“We’re modernizing food safety but we’re not doing the same for meat and poultry, and that’s something Congress needs to look into,” said Chris Waldrop, director of the Food Policy Institute at the nonprofit Washington, D.C.-based Consumer Federation of America.

While slaughterhouses must have USDA inspectors on site at all times, those inspectors can’t shut down a slaughterhouse or meat processing plant if government standards aren’t being followed. Nor can they issue a mandatory recall.

Typically, companies issue voluntary recalls under pressure from the FDA or USDA after their products are linked to illness outbreaks. For example, 10 million pounds of frozen pepperoni pizzas, chicken quesadillas, and other meat-filled meals were voluntarily recalled by the Rich Products Corp. in April after the frozen foods were linked to 27 E. coli illnesses in 15 states.

USDA spokesperson Richard McIntire said the agency is working on new initiatives focusing on “prioritizing prevention” and strengthening surveillance of illness outbreaks. But Waldrop said the agency is in a difficult position of trying to both promote the beef and poultry industry while also trying to enforce safe food handling practices within the industry.

Despite the government’s best efforts, people won’t be able to completely avoid food-borne illnesses, and consumers need to be aware that sometimes tragic cases like Owen Carrignan’s will remain a mystery.

“We did talk to the Centers for Disease Control and Prevention about these two E. coli cases,” said Suzanne Condon, director for the state health department’s Bureau of Environmental Health. “They told us when you’re dealing with just a few illnesses, it’s often difficult to find a commonality.”

There are, though, important precautions consumers can take to lower their risk of getting a foodborne illness such as avoiding foods linked to a current outbreak.

Many people, however, don’t take food recalls seriously, according to a March study conducted by Harvard School of Public Health. In a survey involving 3,000 adults, the researchers found that fewer than half of respondents would be “very concerned” about getting sick from a severe foodborne outbreak that occurred in another state. Only 56 percent of those over age 65 — who are most at risk of dying from a food poisoning infection — would stop purchasing a potentially contaminated food in a store compared with 65 percent of younger people.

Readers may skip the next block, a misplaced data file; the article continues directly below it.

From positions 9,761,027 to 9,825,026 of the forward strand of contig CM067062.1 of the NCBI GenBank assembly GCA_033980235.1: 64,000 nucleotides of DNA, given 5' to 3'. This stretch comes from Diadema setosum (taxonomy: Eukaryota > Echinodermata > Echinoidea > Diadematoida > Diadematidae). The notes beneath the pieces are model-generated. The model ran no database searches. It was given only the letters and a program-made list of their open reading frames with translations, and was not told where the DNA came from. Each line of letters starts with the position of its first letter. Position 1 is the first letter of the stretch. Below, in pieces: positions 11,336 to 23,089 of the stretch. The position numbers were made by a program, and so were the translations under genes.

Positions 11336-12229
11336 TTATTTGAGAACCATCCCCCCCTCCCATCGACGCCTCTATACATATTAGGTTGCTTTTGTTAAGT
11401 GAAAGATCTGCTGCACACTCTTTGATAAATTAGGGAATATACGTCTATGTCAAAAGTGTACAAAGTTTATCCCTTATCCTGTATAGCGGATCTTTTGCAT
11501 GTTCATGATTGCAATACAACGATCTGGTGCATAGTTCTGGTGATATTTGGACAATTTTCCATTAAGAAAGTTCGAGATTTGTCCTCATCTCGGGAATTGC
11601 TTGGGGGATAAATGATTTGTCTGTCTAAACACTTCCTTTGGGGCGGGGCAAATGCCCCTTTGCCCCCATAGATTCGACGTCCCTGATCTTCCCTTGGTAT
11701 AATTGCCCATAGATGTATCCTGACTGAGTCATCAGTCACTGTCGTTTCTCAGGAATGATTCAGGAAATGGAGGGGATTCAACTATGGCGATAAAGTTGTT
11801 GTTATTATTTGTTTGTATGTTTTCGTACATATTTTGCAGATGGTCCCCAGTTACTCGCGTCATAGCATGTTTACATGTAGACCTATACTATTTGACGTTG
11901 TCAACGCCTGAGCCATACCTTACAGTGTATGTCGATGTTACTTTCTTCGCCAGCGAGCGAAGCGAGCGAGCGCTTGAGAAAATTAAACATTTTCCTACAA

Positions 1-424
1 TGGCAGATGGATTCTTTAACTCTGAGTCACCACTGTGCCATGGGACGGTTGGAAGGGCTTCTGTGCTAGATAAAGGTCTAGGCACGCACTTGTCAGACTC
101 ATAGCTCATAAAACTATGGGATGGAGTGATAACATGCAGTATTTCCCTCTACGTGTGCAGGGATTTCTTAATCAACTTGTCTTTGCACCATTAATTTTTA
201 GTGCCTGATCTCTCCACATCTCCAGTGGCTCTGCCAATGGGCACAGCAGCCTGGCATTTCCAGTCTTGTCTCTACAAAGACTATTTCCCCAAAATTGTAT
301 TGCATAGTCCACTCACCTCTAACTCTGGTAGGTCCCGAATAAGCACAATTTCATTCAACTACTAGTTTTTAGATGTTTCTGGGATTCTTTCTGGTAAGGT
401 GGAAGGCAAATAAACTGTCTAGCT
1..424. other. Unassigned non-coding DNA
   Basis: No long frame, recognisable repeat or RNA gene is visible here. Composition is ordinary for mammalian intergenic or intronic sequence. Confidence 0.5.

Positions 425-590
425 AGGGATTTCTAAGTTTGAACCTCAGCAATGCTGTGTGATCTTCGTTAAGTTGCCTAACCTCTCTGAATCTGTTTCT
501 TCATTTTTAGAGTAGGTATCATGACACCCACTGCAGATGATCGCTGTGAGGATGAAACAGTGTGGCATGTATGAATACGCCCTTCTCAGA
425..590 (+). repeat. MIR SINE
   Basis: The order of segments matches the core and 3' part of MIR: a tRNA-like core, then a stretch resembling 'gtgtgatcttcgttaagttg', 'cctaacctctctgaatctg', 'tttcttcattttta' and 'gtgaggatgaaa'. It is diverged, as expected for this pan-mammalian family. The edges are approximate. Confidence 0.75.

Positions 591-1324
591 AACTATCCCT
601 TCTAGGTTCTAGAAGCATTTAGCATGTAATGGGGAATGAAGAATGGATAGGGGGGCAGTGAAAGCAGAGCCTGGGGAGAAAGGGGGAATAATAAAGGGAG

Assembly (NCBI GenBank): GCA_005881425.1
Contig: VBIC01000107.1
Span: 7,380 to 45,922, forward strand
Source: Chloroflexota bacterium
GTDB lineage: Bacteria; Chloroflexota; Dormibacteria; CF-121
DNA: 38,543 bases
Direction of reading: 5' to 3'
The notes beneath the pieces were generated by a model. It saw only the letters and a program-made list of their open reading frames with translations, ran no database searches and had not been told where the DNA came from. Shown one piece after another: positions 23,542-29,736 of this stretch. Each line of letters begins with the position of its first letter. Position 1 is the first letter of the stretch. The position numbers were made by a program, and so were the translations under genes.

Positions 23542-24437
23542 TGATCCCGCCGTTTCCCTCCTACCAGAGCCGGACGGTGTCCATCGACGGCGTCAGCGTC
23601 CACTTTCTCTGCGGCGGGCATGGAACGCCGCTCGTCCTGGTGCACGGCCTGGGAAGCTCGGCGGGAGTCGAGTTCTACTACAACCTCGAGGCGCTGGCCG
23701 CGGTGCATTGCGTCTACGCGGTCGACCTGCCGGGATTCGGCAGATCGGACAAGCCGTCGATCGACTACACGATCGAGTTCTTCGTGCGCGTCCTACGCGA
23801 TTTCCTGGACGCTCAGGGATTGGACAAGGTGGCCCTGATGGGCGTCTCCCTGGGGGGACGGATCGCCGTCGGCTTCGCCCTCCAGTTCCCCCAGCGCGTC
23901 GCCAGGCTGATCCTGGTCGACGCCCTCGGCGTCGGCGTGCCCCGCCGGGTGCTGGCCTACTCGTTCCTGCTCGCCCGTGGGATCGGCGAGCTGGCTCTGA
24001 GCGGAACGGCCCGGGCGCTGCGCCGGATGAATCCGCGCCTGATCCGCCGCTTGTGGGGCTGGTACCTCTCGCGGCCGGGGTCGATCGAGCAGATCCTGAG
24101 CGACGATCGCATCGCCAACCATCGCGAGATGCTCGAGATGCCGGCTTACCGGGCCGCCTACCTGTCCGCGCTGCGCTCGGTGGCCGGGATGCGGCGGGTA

“It’s not clear that seniors know they’re more vulnerable to these infections,” said study leader Gillian SteelFisher, assistant director of the Harvard Opinion Research Program at the School of Public Health. “We also found that people don’t feel motivated to act unless they personally feel at risk.” Many of the survey respondents said that if an outbreak isn’t in their local area, they don’t worry as much, but that’s “not the best measure of risk,” SteelFisher added, given the wide distribution of food in this country.

Even if people carefully avoid all foods involved in outbreaks, they still need to take action in their own homes to avoid getting sick by properly handling, storing, and cooking their foods. No amount of regulations will remove microbes from raw meats, which can easily cross contaminate fresh produce if meats aren’t handled properly. In fact, kitchen contamination is one of the most common causes of food poisoning.

The CDC recommends washing hands and surfaces often; separating raw meat, poultry, seafood, and eggs from produce; cooking foods to a temperature high enough to kill bacteria (which is 145 to 165 degrees Fahrenheit depending on the food); and refrigerating foods promptly after cooking them.

Those at high-risk of getting severely ill from food poisoning — such as pregnant women, young children, people with impaired immune systems due to cancer treatments, and those age 65 and older — should avoid certain foods such as unpasteurized milk, raw fish, and raw eggs. The CDC has also identified raw sprouts of any kind (including alfalfa, clover, radish, and mung bean sprouts) as being a high-risk food associated with E. coli and Salmonella outbreaks and queso fresco, a soft cheese, as being linked to listeria outbreaks.

A look at the number

The following foods accounted for 88.5% of all the produce-associated outbreaks between 1996 and 2010. The CDC defines an outbreak as two or more people experiencing a similar illness after eating the same food.

34 outbreaks associated with sprouts (bean, alfalfa).

30 outbreaks associated with leafy greens such as lettuce and spinach.

17 outbreaks associated with tomatoes.

14 outbreaks associated with melons such as cantaloupe and honeydew.

10 outbreaks associated with berries, such as raspberries, blueberries, blackberries, and strawberries.

6outbreaks associated with fresh herbs such as basil and parsley.

3 outbreaks associated with green onions.

SOURCE: FDA

Deborah Kotz can be reached at dkotz@
globe.com
. Follow her on Twitter
@debkotz2.